Another outcome of the proposal is that it will reveal the inferior benefits received by female students. There exists sufficient evidence that female athletic programs often receive inferior services and benefits when they play. The inferior services and benefits are linked to the overall budget, uniforms, travel, equipment and facilities, such as fields, locker rooms, and competitive and practice facilities, publicity, medical and training services, scheduling of games, practices and sports seasons, and access to coaches (House of Representatives, 2009). The proposal is likely to address these issues by keeping track of the equity in high school sports.

The High School Athletics Accountability Act of 2009 is also likely to provide information concerning how athletic benefits and opportunities are being allocated at the secondary and elementary school levels (Hueben, 2003). Without such information, students might be deprived of openings to participate in athletics and to receive athletic scholarships to attend college.

This proposal will also increase the awareness of athletic benefits and opportunities available to both female and male students. Parents, schools, and students need to be aware of these opportunities (Sander, 2010). It will enable them to enhance other athletic opportunities for all and deal with any inequalities.

General Personal Opinion

My opinion would not change as an athletic director, coach or a superintendent. Female students have received about 1.3 million fewer opportunities to participate in high school athletics than male counterparts (House of Representatives, 2009). Girls are often shortchanged in the treatment of their teams when allowed to participate. In addition, at the college level, women continue facing limitations on their openings to play sports. Compounding these inequalities, over the last 8 years, the US Department of Education failed to sufficiently enforce Title IX mandate of equality in athletics. With this proposal, the inequalities can be addressed effectively. My opinion towards this proposal is that tracking inequities in high school athletics will increase women’s opportunities and deal with discrimination against athletes. Equality implies treating both male and female athletes equally. There have been claims that Title IX has significantly reduced opportunities for male students in athletics (House of Representatives, 2009). It is perhaps of the unfair treatment of male athletics. Tracking equality in athletic department will ensure that there are adequate opportunities for both male and female athletes in coeducational elementary and high school athletes. Coaches, athletic administrators and superintendents are faced with the challenge of treating both male and female athletics equally because of various factors, such as physical abilities of athletes. With this proposal, the challenge can be eliminated. That is why I support this proposal.


Coeducational elementary and high school should take proactive steps in cultivating talents of girls and young women in these fields. Policy makers should offer help to schools in doing so. According to Suggs (2012), the administration should offer technical help to schools on the ways of implementing such programs. Suggs (2012) mentioned that the Congress should also offer assistance to schools in order to expand their efforts in recruiting and retaining students from under-represented populations, and hold high schools accountable for making progress in order to fully diversify their programs. By holding schools accountable, the Congress should ensure that schools meet the reporting requirements as stipulated by the proposal.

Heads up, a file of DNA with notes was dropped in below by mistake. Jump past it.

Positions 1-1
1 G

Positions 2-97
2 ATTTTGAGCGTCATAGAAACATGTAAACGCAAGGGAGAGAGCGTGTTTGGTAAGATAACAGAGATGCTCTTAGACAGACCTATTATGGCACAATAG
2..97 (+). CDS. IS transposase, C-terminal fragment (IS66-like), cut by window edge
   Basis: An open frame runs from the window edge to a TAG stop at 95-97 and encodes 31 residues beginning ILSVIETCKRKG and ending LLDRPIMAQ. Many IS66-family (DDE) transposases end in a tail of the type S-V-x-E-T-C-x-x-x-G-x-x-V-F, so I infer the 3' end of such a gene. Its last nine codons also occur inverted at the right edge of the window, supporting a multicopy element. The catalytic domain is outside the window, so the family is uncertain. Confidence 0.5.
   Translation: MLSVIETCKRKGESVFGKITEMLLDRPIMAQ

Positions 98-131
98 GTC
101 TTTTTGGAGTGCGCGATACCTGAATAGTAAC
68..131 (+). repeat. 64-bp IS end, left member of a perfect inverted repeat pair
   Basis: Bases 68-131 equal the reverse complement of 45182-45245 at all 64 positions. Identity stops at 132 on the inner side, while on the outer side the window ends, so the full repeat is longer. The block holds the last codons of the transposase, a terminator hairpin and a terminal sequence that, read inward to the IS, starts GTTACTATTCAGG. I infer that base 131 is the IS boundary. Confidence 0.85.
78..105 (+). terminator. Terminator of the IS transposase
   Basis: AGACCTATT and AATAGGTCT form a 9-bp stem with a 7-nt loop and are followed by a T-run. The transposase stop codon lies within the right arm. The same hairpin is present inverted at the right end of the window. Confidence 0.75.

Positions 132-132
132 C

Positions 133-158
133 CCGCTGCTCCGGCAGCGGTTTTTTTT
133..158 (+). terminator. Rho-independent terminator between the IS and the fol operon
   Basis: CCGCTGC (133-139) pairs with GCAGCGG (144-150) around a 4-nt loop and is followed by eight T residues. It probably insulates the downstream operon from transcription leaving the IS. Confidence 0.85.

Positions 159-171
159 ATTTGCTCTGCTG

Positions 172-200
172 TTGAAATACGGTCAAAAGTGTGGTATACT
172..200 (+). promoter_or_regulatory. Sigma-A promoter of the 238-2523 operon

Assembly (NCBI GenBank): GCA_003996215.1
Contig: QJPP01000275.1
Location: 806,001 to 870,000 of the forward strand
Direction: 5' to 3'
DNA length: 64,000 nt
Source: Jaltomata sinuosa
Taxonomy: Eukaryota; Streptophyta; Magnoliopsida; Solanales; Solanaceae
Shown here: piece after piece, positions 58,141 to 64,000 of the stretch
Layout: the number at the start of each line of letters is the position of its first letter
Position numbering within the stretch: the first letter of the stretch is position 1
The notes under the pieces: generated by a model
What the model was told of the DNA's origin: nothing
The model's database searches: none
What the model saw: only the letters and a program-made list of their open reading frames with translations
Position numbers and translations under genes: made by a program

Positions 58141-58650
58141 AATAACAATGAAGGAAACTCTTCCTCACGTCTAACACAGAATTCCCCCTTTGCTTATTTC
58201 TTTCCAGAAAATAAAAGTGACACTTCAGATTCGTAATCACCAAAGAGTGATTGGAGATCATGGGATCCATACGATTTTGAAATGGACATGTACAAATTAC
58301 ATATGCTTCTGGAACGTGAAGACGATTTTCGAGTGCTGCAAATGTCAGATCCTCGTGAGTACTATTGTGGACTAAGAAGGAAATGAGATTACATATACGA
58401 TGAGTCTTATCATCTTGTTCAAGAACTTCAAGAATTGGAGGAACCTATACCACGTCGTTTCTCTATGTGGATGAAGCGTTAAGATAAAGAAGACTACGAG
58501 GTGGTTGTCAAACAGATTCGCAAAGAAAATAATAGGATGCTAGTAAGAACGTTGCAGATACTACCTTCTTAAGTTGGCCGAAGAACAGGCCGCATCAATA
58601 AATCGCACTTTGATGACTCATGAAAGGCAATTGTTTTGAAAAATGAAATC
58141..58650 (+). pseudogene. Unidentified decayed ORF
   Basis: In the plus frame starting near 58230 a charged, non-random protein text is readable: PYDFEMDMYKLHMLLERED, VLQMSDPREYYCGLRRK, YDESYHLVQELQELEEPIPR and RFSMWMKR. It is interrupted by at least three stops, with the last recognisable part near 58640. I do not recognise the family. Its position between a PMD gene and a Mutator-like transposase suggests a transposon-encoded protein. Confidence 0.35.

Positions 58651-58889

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According to Stevenson (2007), the Congress should pass a legislation that offers students with similar legal protections applying to employees in the workplace. Addition, the OCR must enhance enforcement of the law by undertaking adherence reviews and offering guidance and technical assistance on efficient procedures to avert harassment.

Another recommendation is that coeducational elementary and high schools should include dropout prevention programs modified to the needs of girls, and particularly address the specific needs of parenting and pregnant students. Approximately one half of female dropouts affirm that pregnancy and parenting responsibilities were the main factor in the choice of abandoning school. The US Department of Education should inform both elementary and high schools of their responsibilities to avoid discrimination against pregnant students (United States Department of Justice, 2012). This will ensure evolution of the law to cover aspects of education other than athletics. Schools should make sure that their policies and personnel do not discriminate against parenting and pregnant students. For instance, schools should not exclude a student from extracurricular activities because she is pregnant, has a child, or is recovering from any of these conditions.


The High School Athletics Act of 2009 is an evolving educational philosophy concerning Title IX. This act seeks to track equity in high school sports and other aspects of education. The core issue in this proposal is the equal treatment of male and female students in athletes. Initially, Title IX concerned athletics, but the enactment of High School Athletics Act extended this concern to other areas, including life of students. It is perhaps what scholars might refer to the evolution of Title IX to include other areas of students’ life apart from athletics. The proposal required every coeducational elementary or secondary school, that participate in any program stipulated in this Act and has an athletic program, to prepare a report containing athletic information. Such information might relate to various aspects of gender, ethnicity and race.